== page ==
By LUIS ANDRES HENAO and JESSIE WARDARSKI
Jun 9, 2022
SAN SALVADOR, El Salvador (AP) — Teodora del Carmen Vásquez was nine months pregnant and working at a school cafeteria when she felt extreme pain in her back, like the crack of a hammer. She called 911 seven times before fainting in a bathroom in a pool of blood.
The nightmare that followed is common in El Salvador, a heavily Catholic country where abortion is banned under all circumstances and even women who suffer miscarriages and stillbirths are sometimes accused of killing their babies and sentenced to years or even decades in prison.
El Salvador is committing "gender violence" by criminalizing women with obstetric emergencies, human rights groups argued before the Inter-American Court of Human Rights.
March 17, 2021 – NBC News
By Albinson Linares, Noticias Telemundo and
Manuela, a mother of two in rural El Salvador, couldn't even walk to the
In February 2008, her relatives had to wrap her in a hammock and transport her
as best they could to the health center two hours away, after a pregnant
Manuela suffered severe pelvic pain, started hemorrhaging, expelled her fetus
and passed out.
It’s not just America, the abortion of women’s rights is happening globally
Bethan McGinley argues that recent abortion legislation in America is symptomatic of global attack on women’s rights and lives
by Bethan McGinley
Sunday May 26 2019
News of Republican-controlled states passing archaic abortion bills to mount a challenge to the Supreme Court’s landmark Roe v. Wade ruling, has been met with widespread outrage, and rightly so. To ban abortion is undeniably to violate women’s human rights, as well as those of trans men and non-binary people. Not only this, but such bans perpetuate cycles of poverty; they disproportionately impact those who are unable to travel out of state for safe abortions, i.e. poor women and minorities. Considering that both Alabama and Georgia have a minority population of around 30%, it is impossible not to see this as a race and class issue as well as an attack on women’s human rights.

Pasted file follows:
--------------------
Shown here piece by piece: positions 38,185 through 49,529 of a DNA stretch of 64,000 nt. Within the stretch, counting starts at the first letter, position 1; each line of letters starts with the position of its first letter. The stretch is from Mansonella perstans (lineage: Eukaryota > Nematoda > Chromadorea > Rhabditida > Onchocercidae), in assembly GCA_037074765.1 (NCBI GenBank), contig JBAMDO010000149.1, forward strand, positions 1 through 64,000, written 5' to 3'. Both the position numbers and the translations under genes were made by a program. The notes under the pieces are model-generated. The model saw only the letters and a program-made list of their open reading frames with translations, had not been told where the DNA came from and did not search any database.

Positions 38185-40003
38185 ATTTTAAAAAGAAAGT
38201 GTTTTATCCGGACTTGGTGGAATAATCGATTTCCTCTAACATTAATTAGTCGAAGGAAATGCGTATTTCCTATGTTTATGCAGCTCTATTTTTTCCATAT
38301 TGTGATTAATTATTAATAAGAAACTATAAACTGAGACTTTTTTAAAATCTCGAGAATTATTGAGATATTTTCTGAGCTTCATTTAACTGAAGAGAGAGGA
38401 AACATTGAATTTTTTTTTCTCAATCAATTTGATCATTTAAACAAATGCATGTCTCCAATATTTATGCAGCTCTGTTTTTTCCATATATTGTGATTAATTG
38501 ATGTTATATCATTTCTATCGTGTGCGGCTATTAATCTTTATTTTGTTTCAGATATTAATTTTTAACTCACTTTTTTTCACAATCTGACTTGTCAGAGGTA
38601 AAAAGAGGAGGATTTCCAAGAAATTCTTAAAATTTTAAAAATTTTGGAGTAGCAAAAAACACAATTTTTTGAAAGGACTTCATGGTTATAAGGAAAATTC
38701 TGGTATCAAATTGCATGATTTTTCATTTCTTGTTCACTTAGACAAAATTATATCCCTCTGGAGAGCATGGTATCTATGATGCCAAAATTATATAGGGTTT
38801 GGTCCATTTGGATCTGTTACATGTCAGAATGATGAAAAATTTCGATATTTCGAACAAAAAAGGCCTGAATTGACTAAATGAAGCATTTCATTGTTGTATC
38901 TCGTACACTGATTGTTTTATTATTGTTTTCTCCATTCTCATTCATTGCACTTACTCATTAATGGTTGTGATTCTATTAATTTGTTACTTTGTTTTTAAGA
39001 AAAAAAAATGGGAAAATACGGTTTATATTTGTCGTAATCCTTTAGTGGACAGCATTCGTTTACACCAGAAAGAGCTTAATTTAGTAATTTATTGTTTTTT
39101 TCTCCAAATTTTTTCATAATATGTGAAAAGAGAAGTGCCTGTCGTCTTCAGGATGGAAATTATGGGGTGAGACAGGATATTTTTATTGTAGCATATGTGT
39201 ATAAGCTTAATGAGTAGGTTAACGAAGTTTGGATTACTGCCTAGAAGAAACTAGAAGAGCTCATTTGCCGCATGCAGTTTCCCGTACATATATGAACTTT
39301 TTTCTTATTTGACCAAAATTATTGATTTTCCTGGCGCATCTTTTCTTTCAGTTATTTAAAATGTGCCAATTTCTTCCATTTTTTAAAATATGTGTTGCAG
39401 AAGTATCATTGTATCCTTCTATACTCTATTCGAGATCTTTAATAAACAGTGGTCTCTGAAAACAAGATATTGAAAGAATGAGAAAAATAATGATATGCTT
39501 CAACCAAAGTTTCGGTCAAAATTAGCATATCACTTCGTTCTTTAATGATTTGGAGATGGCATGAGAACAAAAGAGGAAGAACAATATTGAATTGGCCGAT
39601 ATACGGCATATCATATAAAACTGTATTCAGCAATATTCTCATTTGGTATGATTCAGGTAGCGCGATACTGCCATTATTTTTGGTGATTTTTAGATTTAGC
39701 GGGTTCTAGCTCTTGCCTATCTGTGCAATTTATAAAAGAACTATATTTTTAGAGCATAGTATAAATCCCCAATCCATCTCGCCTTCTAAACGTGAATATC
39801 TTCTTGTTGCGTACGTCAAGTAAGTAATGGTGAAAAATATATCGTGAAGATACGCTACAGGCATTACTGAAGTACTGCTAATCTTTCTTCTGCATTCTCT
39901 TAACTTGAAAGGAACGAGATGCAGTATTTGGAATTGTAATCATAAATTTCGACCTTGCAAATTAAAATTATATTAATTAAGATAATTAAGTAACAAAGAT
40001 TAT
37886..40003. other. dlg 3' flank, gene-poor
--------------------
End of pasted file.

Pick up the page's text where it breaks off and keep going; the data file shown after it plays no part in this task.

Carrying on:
El Salvador frees three women convicted for suspected abortions
Court commutes sentences of three women who say they were prosecuted after suffering miscarriages, obstetric emergencies
by Anna-Cat Brigida
7 Mar 2019
Ilopango, El Salvador - Alba Lorena Rodriguez embraced her 11- and 14-year-old daughters as a free woman for the first time in nearly a decade on Thursday.
Since 2010, Rodriguez has been behind bars for an abortion-related conviction in El Salvador, a country with one of the harshest abortion bans in the world.
Woman who bore rapist’s baby faces 20 years in El Salvador jail
Imelda Cortez, 20, faces trial in country where abortion is illegal under all circumstances
Mon 12 Nov 2018
A rape victim is facing 20 years in jail charged with attempted murder, after she gave birth to her abuser’s baby in a latrine in El Salvador.
In a case that highlights the rigidity of the country’s abortion laws, Imelda Cortez, 20, from an impoverished rural family in San Miguel, has been in custody since April 2017 after giving birth to a baby girl fathered by her abusive elderly stepfather.
Women serving decades-long prison terms for abortion in El Salvador hope change is coming
By Anna-Catherine Brigida
September 27, 2018
SAN SALVADOR — Alba Lorena Rodríguez was five months pregnant when she started to feel sharp pains in her stomach while at home in December 2009. She fainted. When she awoke, she says, she realized she had lost her baby.